Wheat to Look for in a Grinder
While you’ve been storing up on wheats, one important thing is to find a great, sturdy grain grinder to be able to convert all that wheat into flour. There are a few things that you should look for when considering which grinder to buy.
How much will you grind?
You should probably determine how much wheat you’re going to be grinding. If the grinder isn’t going to be processing a lot of grain, it might be smart to get a more compact grinder.
You might also find that you don’t even need a wheat grinder. If you’re storing barley or other types of dry grains, you might consider purchasing a barley crusher or a dry grain mill.
Remember that freshly milled flour can go bad quickly. It’s important to freeze the unused flour that you have extra.
Electric vs Manual
Melody Buller gives a good recommendation while looking for a wheat grinder:
Mills (or grinders) can be hand-powered or electric. Electric grain mills are fast and efficient and generally allow a person to select the fineness of the flour. Manual grain grinders may only have one setting, which can be rather coarse, but those who prefer heartier baked goods may prefer this texture. Some manual grinders do allow for fineness adjustment.(Read here article here.)
Manual grinders usually last a long time. Electric grinders last several years but may need replacement parts or repair. You’ll want to check your grinder for warranties and how to find replacement parts. Electric grinders can also be very noisy.
It’s also important to find a grinder that doesn’t heat up too much. Some grinders can heat up to the point that it begins to drain the flour of nutrients. A manual grinder usually doesn’t have that problem.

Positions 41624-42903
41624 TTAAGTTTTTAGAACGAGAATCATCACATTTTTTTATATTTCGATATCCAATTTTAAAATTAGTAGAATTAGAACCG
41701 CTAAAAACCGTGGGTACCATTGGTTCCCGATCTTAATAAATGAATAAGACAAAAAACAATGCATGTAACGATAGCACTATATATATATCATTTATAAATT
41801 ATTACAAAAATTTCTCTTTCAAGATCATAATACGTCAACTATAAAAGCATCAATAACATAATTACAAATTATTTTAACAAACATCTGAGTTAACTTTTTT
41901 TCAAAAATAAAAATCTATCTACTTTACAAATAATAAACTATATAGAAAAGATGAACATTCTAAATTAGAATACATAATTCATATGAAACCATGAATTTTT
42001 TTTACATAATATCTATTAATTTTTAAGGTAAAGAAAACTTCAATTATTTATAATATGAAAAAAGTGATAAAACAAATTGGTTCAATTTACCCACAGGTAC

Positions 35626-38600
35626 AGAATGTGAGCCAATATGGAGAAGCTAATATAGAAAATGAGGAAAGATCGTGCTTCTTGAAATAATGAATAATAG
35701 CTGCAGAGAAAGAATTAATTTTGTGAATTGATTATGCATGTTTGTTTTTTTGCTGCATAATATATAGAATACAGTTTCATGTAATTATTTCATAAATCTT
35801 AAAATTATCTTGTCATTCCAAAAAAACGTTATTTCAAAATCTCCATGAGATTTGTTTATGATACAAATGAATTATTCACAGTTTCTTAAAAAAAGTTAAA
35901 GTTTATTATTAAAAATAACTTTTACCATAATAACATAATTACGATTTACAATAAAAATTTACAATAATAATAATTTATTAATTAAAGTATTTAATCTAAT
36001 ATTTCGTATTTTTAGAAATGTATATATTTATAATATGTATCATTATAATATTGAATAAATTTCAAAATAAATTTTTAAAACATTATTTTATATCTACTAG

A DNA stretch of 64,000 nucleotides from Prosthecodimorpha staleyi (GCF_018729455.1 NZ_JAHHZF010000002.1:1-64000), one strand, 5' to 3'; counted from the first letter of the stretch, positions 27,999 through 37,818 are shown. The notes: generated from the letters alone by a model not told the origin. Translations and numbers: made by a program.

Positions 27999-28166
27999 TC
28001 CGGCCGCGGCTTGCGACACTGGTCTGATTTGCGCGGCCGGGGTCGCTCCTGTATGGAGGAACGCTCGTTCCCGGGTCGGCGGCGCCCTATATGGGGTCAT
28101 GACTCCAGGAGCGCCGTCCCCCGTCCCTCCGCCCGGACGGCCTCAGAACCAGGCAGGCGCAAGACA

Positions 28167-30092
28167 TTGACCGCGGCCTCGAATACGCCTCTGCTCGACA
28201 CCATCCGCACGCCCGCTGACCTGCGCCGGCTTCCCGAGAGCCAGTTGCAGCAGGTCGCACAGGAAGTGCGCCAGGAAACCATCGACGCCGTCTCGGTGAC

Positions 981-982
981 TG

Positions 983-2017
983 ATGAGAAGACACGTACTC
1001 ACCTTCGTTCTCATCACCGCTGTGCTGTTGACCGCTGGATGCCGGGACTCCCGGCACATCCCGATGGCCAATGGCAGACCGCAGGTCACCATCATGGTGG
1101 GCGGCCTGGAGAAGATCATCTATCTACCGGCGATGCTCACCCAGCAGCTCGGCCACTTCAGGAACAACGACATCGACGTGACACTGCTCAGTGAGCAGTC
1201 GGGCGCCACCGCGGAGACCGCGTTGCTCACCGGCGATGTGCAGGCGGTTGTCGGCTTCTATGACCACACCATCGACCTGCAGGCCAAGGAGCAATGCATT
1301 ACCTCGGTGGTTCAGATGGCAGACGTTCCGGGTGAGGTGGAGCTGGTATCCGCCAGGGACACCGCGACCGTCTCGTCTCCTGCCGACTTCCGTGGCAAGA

You might be able to grind wheat with your existing kitchen appliances. For example, the Kitchen Aid Mixer comes with a separate grain milling attachment. Remember though, grinding wheat requires a powerful motor – at least 325 horsepower.
What can it process?
Some wheat grinders are built to only process certain types of wheat or grains. We’ve made sure that each of our grinders has the ability to grind multiple kinds of grains. For example, the WonderMill can process buckwheat, rye, oats, millet, popcorn kernals, triticale, dried field corn, chick peas, soybeans, dried mung beans, rice, dried pinto beans wheat, sorghum, split peas and dried green beans.
Our hand mixers can process wheat, rice, corn, oats, barley and more. The WonderMill Junior Hand Mill also process wet and oily grains. It has an attachment that allow you to make coffee or even peanut butter!Updated February 15, 2012